Winter 2013 Features series
March 10, 2013 at 7:00pm
March 10, 2013 at 4:00pm
Directed by Paul Thomas Anderson
Screenplay by Paul Thomas Anderson
Starring Amy Adams, Joaquin Phoenix and Philip Seymour Hoffman
Rated 14A ·
Written and directed by Paul Thomas Anderson, The Master is a striking portrait of drifters and seekers in post World War II America.
We meet Freddie Quell (Joaquin Phoenix, Reservation Road, Walk the Line), a troubled, tortured Naval veteran. After making a mess of his postwar job as an in-house photographer in a department store, Quell gets into trouble because of the toxicity of the moonshine he enjoys cooking up. Then, one night in 1950, completely drunk, Quell wanders onto a yacht docked in the San Francisco Bay, passes out, and wakes up in a world he never imagined.
That world is under the control of Lancaster Dodd (Philip Seymour Hoffman, A Late Quartet, Doubt), the charismatic leader of The Cause, a new human potential movement, who claims he has found a way to “return man to his inherent state of perfection,” and who enjoys being called “Master” by his small group of followers. Dodd describes himself to Quell as someone who does many things—writer, doctor, nuclear physicist, theoretical philosopher—but who above all is “a hopelessly inquisitive man.”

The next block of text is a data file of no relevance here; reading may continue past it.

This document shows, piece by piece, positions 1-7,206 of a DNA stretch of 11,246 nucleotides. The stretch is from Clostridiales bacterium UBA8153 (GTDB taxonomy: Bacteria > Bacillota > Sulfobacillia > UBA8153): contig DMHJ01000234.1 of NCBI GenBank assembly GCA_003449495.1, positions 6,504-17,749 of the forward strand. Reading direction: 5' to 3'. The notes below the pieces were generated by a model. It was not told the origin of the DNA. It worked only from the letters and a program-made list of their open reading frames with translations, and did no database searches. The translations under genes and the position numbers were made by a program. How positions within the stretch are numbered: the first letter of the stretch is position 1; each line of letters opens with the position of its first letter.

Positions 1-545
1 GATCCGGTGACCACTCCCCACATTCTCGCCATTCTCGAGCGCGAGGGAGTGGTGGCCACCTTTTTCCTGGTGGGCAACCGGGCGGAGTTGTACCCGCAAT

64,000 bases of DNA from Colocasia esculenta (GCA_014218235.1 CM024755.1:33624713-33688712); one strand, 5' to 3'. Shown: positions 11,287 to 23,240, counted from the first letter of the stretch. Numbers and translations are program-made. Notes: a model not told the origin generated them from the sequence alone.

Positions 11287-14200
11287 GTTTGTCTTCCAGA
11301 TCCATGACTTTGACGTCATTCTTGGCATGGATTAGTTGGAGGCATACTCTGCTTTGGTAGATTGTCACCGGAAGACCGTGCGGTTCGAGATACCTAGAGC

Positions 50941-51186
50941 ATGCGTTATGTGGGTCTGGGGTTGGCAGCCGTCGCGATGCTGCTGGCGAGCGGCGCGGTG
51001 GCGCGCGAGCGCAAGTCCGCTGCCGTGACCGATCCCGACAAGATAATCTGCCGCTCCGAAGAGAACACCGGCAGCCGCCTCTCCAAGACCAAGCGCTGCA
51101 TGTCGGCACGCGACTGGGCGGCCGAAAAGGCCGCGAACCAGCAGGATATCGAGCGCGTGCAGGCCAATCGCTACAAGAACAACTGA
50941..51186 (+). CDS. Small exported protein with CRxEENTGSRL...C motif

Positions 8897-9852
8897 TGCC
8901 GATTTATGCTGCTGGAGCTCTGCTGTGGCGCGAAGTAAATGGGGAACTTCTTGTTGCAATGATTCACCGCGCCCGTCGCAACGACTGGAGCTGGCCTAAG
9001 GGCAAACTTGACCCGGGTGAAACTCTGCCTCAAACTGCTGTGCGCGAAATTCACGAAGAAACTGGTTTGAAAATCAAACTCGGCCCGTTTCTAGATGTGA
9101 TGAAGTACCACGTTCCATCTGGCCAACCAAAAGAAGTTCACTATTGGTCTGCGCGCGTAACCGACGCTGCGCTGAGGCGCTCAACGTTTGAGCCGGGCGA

The ideas behind The Cause, as we get them in bits and pieces, turn out to be a witch’s brew of psychology, mind control and science fiction that involves spirits from outer space, past lives and a battle Dodd characterizes by saying, “this is something you do for billions of years or not at all.”
The heart of The Master are the scenes where Dodd and Quell have at each other, especially the situations where Dodd applies psychological techniques he calls “processing” to his at-times reluctant adept.
“This is a superbly crafted film that’s at times intentionally opaque, as if its creator didn’t want us to see all the way into its heart of darkness. It’s a film bristling with vivid moments and unbeatable acting, but its interest is not in tidy narrative satisfactions but rather the excesses and extremes of human behavior, the interplay of troubled souls desperate to find their footing.” (Kenneth Turan, Los Angeles Times)
“The persistent assumption about the film is that it’s the story of Scientology. This may well be what Anderson intends. There are some similarities between Lancaster Dodd and L. Ron Hubbard, the writer, philosopher, scientist, theologian, and seaman who, in the early 1950s, was sharpening Dianetics and the tenets of Scientology. But, more generally, the film is interested in a cult of personality.” (Wesley Morris,Boston Globe)
“In its intricate dance of loyalty and betrayal, The Master stays seductively enigmatic.” (Peter Travers,Rolling Stone)
“It’s one of the great movies of the year—an ambitious, challenging, and creatively hot-blooded but cool toned project that picks seriously at knotty ideas about American personality, success, rootlessness, master-disciple dynamics and father-son mutually assured destruction.” (Lisa Schwarzbaum,Entertainment Weekly)